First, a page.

A paper on how abnormal stem cells can cause benign bone tumors has been retracted by Cell Stem Cell after an inquiry into image duplications also uncovered “multiple instances of inappropriate western blot image adjustment.”
The first two authors “declined” to sign the retraction, according to the notice.
Besides confirming initial suspicions that images had been duplicated, the editors also found “multiple instances of inappropriate western blot image adjustment, such as uneven compression of images and removal of background elements:”
This article has been retracted at the request of the authors. Due to a reader query, it came to our attention that there were duplications of H&E staining images in the paper. Further investigation revealed that, in addition to these duplications, there were multiple instances of inappropriate western blot image adjustment, such as uneven compression of images and removal of background elements. Although we believe that the biological conclusions outlined in the paper are valid, the data processing issues identified mean that the figures presented in the paper do not provide an accurate representation of the original data, and we have therefore concluded that the most appropriate course of action is to retract the paper. The first two authors (H.Q. and C.Q.) have declined to sign the retraction notice. We apologize to our colleagues for any confusion caused.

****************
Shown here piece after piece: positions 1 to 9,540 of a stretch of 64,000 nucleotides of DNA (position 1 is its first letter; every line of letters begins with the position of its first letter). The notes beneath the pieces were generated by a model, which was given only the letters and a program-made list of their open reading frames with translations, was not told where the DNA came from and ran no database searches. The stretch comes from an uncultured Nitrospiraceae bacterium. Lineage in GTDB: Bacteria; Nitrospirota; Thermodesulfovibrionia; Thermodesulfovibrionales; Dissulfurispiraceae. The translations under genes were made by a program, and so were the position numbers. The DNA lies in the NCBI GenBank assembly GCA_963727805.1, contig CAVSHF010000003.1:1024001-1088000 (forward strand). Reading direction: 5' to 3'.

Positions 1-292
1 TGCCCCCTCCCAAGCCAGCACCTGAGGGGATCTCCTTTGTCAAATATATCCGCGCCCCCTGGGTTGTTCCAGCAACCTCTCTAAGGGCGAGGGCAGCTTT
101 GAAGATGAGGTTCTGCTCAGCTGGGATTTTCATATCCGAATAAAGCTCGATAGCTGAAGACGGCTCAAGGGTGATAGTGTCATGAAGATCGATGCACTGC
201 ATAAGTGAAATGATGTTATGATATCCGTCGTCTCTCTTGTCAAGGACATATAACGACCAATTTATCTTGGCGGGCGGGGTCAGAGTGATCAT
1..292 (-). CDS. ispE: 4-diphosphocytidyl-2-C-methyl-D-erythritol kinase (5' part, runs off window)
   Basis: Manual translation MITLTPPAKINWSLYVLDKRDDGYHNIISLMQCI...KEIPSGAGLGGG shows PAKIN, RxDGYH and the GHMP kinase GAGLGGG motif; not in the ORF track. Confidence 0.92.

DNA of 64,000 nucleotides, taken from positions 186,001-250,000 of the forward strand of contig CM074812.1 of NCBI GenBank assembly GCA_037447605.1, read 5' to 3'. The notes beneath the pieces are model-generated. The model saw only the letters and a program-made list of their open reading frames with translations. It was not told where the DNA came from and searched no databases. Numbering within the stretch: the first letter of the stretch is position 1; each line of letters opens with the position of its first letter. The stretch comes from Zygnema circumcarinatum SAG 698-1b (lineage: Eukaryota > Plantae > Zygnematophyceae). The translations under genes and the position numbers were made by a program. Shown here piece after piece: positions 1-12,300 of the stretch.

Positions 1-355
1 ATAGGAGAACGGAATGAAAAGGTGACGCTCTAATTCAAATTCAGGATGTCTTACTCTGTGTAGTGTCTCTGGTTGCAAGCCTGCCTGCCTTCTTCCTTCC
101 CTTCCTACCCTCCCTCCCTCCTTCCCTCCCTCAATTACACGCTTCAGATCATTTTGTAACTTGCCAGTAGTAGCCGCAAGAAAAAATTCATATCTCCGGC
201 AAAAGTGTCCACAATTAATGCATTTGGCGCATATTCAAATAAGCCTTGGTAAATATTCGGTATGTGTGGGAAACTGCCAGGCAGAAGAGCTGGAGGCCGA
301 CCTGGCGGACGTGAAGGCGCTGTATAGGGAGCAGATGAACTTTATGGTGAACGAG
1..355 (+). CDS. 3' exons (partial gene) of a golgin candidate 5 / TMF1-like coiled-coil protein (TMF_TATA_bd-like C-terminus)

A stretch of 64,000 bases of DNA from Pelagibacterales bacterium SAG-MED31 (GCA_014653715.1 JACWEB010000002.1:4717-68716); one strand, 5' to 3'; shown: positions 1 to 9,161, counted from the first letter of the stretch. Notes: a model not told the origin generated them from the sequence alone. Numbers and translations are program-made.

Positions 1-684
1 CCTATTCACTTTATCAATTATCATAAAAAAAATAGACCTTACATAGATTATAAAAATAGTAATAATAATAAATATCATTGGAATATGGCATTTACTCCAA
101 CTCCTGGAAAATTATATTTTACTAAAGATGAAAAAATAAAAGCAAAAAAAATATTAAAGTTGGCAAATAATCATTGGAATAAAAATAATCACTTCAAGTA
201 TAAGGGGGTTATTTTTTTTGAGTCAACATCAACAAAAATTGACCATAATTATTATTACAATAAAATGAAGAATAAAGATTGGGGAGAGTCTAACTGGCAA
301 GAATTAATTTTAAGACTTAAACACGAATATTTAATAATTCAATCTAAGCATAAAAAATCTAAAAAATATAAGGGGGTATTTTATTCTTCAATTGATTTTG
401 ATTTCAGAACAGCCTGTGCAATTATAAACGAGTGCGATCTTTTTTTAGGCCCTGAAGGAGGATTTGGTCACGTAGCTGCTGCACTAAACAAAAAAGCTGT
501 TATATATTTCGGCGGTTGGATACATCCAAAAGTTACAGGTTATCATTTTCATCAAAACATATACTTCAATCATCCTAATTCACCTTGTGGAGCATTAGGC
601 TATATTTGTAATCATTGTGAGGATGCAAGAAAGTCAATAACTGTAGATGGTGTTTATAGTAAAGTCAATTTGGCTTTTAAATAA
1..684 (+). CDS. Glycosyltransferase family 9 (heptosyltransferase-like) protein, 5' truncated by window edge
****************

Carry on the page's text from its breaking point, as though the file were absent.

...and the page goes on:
The journal’s spokesperson confirmed the issues:
As the retraction notice says, we initially looked at this paper because of some image duplication concerns raised by a reader, and on doing so identified additional issues with the Western blots that in our view meant that the appropriate course of action was retraction. We discussed these issues with the corresponding author and he agreed with that conclusion and therefore we retracted the paper.
“Ossifying Fibroma Tumor Stem Cells Are Maintained by Epigenetic Regulation of a TSP1/TGF-_/SMAD3 Autocrine Loop,” found that TGF-β plays a major role in the development of Ossifying Fibroma, benign bone lesions typically found in young children. It was published in 2013 and has been cited four times, according to Thomson Scientific’s Web of Knowledge.
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